• If a product is out of stock, a customer should know that on the product page itself, and not during checkout.
  • Displaying the number of pieces in stock would create a sense of urgency among buyers and they are more likely to buy something if only a piece or two of it is remaining.
18. Partner with other businesses to boost sales

Conquering the world alone is a big task, and since you are no Napoleon, it is better that you take the help of others. You can partner with different types of existing sites to boost sales- such as affiliate marketing websites, advertising websites, review websites, blogs, coupon websites, and more!

19. Optimise your mobile viewing experience

As per records, almost 53% of the web traffic was through mobile phones in 2018. This figure will only grow as smartphones and data packs become cheaper. Smartphones have also become faster and produce a better experience than earlier. Being much cheaper than computers, and their easy availability makes them particularly popular in developing countries. This is the reason why if you want to increase sales in your eCommerce website, you need to optimise it for an amazing mobile viewing experience to carry forward all the features that are available when accessing it from a desktop.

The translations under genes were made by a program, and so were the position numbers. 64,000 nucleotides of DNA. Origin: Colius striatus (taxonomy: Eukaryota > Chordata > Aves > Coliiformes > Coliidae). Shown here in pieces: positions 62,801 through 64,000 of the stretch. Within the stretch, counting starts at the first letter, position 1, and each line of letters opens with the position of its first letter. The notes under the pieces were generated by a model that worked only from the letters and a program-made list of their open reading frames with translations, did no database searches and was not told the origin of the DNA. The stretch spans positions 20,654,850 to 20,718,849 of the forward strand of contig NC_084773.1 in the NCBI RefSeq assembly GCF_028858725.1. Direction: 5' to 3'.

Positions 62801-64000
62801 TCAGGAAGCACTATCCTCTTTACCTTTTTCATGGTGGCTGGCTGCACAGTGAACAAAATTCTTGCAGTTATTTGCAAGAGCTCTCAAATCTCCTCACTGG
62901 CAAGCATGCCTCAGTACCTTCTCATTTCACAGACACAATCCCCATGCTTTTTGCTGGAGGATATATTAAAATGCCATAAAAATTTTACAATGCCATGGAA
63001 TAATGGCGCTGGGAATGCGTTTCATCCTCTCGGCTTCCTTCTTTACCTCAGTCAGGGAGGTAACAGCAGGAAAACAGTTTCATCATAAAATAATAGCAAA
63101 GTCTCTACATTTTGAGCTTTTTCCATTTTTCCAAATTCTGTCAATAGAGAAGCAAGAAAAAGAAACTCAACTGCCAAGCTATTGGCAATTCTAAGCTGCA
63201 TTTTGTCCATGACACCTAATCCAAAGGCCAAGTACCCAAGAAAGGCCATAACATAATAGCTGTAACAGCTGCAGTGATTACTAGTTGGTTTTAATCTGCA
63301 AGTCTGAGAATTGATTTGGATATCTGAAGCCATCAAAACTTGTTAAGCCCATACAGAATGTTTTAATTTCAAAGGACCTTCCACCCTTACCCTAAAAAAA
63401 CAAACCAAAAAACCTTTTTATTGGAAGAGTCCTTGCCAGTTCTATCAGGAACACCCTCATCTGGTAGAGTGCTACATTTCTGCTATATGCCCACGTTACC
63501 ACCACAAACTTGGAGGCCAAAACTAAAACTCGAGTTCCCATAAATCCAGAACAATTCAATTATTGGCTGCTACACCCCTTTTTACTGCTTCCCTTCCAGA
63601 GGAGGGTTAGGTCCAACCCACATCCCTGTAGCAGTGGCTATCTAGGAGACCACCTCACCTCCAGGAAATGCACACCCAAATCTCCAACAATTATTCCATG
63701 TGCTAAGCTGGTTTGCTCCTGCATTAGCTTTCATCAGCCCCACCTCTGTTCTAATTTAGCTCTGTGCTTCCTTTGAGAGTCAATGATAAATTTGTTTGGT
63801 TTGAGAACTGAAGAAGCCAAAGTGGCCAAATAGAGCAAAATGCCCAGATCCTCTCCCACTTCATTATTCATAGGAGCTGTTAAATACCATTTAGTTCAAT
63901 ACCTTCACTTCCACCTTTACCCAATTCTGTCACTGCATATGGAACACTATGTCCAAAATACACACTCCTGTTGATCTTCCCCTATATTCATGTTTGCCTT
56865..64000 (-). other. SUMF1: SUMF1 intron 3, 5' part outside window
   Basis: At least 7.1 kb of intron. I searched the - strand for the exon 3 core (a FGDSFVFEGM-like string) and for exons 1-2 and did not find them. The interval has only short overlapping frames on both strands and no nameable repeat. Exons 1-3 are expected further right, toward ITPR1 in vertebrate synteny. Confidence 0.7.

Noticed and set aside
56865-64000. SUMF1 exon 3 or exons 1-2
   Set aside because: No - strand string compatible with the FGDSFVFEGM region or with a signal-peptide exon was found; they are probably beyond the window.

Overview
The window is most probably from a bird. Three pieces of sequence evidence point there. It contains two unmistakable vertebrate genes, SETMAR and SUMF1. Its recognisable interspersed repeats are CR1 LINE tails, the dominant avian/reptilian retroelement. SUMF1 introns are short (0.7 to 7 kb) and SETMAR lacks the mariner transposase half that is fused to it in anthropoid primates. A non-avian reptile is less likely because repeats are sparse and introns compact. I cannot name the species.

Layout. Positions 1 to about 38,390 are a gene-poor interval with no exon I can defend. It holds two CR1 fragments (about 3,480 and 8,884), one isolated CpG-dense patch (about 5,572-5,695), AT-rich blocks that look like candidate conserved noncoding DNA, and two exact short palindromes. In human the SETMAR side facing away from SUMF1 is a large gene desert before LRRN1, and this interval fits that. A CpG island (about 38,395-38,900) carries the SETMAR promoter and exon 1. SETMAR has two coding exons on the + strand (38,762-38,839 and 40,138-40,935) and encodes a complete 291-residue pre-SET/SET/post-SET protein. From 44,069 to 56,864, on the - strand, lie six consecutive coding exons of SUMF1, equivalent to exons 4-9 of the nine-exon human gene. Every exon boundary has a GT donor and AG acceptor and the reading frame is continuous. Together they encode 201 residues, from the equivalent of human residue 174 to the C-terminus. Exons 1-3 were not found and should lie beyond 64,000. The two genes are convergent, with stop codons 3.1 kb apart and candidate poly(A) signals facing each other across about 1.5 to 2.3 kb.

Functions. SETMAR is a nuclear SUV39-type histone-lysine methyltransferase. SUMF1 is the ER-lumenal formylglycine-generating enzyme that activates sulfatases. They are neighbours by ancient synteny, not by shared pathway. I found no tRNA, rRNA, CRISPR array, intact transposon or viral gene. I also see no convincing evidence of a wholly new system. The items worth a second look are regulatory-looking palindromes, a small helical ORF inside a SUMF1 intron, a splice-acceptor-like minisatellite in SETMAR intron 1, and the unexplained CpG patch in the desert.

20. Verify sellers to avoid fake products

Fake products are a massacre, and it spoils the brand name of big eCommerce companies, while the obscure seller makes an easy escape with its contract getting terminated. To make sure that the trust that your customers have in you doesn’t die and you can continue to increase your sales with every passing month, you need to have a robust onboarding system for sellers in your path to grow.

Boosting sales is the best way to have an edge above your competition. The greater the customer base you have, the lower the margins you can keep, while still keeping prices low enough to attract more customers, and making enough profits.